• Hear perspectives and lessons learned on HIV and COVID-19 from PEPFAR.

View the agenda.

The Council will also hear public comments during the meeting. Individuals wishing to make a public comment must pre-register by emailing PACHA@hhs.gov. If you do not pre-register for public comment but decide you would like to submit a statement, please email your written statement to PACHA@hhs.gov by close of business Tuesday, June 9, 2020.

The meeting convenes on Monday, June 1 and Tuesday, June 2, 2020 from 2:00 PM to 5:00 PM (ET) each day. It will be livestreamed at www.hhs.gov/live. To register, please email Caroline Talev at PACHA@hhs.gov.

Learn more about PACHA on HIV.gov, where you can find links to previous meeting summaries and slides, including those from the February 2020 PACHA meeting held in Washington, DC.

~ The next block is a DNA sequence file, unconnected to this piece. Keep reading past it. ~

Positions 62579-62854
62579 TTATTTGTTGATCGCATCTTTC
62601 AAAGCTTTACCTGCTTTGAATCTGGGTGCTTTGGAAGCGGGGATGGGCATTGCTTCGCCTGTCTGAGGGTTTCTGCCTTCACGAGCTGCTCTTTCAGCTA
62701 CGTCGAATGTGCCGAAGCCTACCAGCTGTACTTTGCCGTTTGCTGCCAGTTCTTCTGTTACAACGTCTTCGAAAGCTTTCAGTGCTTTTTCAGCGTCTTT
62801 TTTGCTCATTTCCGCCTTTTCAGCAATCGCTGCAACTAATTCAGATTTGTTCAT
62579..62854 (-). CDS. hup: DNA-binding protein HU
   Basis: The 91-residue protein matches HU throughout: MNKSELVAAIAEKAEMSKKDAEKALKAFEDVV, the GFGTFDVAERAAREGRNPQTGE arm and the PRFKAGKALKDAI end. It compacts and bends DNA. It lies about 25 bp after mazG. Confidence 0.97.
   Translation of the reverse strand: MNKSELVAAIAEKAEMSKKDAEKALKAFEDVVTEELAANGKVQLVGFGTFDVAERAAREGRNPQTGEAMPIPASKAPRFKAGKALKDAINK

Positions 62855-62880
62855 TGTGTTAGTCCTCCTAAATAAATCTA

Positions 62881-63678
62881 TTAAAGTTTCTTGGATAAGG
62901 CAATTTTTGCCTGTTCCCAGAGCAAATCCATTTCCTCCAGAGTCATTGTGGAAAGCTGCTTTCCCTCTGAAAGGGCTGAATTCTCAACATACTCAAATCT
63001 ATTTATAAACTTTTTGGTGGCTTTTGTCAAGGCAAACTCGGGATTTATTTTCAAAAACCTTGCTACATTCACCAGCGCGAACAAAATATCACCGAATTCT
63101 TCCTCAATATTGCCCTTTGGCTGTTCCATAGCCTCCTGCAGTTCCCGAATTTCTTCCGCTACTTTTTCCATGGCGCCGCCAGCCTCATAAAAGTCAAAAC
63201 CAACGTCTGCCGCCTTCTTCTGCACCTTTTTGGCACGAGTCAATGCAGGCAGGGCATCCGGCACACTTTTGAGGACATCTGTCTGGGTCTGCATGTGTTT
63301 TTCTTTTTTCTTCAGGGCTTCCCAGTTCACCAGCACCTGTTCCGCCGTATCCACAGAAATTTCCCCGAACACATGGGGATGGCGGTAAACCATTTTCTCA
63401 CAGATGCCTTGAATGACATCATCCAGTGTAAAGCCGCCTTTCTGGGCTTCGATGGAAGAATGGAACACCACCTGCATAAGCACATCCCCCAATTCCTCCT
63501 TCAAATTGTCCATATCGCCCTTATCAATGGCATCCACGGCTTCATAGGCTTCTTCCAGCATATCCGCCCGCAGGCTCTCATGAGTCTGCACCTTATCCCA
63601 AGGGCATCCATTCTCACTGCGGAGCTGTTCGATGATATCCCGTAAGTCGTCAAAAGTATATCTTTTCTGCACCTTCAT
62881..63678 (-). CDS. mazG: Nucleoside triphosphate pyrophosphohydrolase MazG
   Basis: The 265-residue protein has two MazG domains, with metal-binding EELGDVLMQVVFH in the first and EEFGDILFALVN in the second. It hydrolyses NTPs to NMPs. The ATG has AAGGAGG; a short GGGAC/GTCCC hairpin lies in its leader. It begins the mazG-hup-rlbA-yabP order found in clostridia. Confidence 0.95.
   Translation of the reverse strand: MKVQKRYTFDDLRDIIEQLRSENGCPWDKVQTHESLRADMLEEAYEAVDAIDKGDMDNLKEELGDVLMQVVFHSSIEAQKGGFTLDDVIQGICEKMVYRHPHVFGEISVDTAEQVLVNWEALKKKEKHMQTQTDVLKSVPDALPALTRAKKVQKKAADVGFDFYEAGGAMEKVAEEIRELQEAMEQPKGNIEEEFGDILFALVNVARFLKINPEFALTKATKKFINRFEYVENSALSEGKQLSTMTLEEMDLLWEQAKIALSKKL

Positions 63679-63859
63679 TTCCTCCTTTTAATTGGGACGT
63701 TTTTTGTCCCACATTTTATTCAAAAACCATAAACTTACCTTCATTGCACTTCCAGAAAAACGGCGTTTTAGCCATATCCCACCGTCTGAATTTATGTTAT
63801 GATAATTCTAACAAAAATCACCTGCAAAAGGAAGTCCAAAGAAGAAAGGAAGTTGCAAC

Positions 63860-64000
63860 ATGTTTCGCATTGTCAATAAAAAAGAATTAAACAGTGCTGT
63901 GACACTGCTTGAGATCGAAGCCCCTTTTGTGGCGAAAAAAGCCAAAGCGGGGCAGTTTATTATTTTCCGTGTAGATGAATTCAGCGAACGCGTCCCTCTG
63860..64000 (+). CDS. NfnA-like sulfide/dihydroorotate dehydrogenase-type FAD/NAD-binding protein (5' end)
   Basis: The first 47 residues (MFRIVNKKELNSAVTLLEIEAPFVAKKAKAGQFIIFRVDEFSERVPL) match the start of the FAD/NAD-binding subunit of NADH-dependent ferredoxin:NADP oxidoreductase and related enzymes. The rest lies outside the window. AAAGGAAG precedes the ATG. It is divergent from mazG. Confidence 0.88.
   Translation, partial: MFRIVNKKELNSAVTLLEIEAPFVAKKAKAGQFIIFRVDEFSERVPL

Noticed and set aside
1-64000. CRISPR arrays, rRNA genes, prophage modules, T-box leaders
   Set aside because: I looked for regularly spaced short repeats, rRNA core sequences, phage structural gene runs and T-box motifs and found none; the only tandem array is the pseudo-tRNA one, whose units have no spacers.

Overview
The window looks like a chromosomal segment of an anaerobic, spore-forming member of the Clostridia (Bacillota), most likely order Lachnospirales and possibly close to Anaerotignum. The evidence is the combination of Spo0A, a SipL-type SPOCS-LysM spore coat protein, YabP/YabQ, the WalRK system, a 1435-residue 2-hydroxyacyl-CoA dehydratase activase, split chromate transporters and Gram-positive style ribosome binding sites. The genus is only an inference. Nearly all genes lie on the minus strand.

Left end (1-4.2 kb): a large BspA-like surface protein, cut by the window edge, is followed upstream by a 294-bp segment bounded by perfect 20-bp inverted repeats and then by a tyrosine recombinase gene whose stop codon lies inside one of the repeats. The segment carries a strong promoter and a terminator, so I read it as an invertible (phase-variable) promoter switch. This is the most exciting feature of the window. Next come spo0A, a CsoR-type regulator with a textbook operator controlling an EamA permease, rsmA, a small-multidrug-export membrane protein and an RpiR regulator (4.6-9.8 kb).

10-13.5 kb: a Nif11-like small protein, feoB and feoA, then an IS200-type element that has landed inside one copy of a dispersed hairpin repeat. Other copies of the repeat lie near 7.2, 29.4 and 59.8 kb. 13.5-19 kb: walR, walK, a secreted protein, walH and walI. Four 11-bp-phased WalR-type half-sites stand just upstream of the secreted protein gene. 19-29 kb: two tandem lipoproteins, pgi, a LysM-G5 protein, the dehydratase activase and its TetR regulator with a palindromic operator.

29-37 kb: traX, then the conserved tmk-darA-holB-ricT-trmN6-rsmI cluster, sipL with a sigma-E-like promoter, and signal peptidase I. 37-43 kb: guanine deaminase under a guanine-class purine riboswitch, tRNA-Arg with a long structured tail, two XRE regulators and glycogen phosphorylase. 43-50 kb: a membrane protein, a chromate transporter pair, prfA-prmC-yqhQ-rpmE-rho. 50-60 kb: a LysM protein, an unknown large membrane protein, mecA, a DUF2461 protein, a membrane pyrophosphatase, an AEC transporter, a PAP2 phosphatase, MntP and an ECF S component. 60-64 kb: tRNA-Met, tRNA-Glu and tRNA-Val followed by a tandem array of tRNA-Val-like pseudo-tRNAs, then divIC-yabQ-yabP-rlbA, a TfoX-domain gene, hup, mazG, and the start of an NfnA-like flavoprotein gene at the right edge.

PrEP During COVID-19

From HIV.gov

The Centers for Disease Control and Prevention (CDC) understands that its partners in HIV prevention are facing unprecedented challenges and demands as we continue to battle the COVID-19 pandemic together.

While some clinics and HIV prevention providers have adapted to changing circumstances by offering expanded phone triage and telehealth services, other clinics that provide pre-exposure prophylaxis (PrEP) services have had to reduce hours, eliminate or reallocate staff resources, or temporarily close.

CDC has developed guidance for providing PrEP when facility-based services and in-person patient-clinician contact is limited. For programs experiencing disruption in PrEP clinical services, CDC offers the following guidance for clinics to consider in the context of local resources and staff availability.

Continue reading

Jurisdictions Use HIV Self-Testing Programs to Improve Testing Uptake and Increase Diagnoses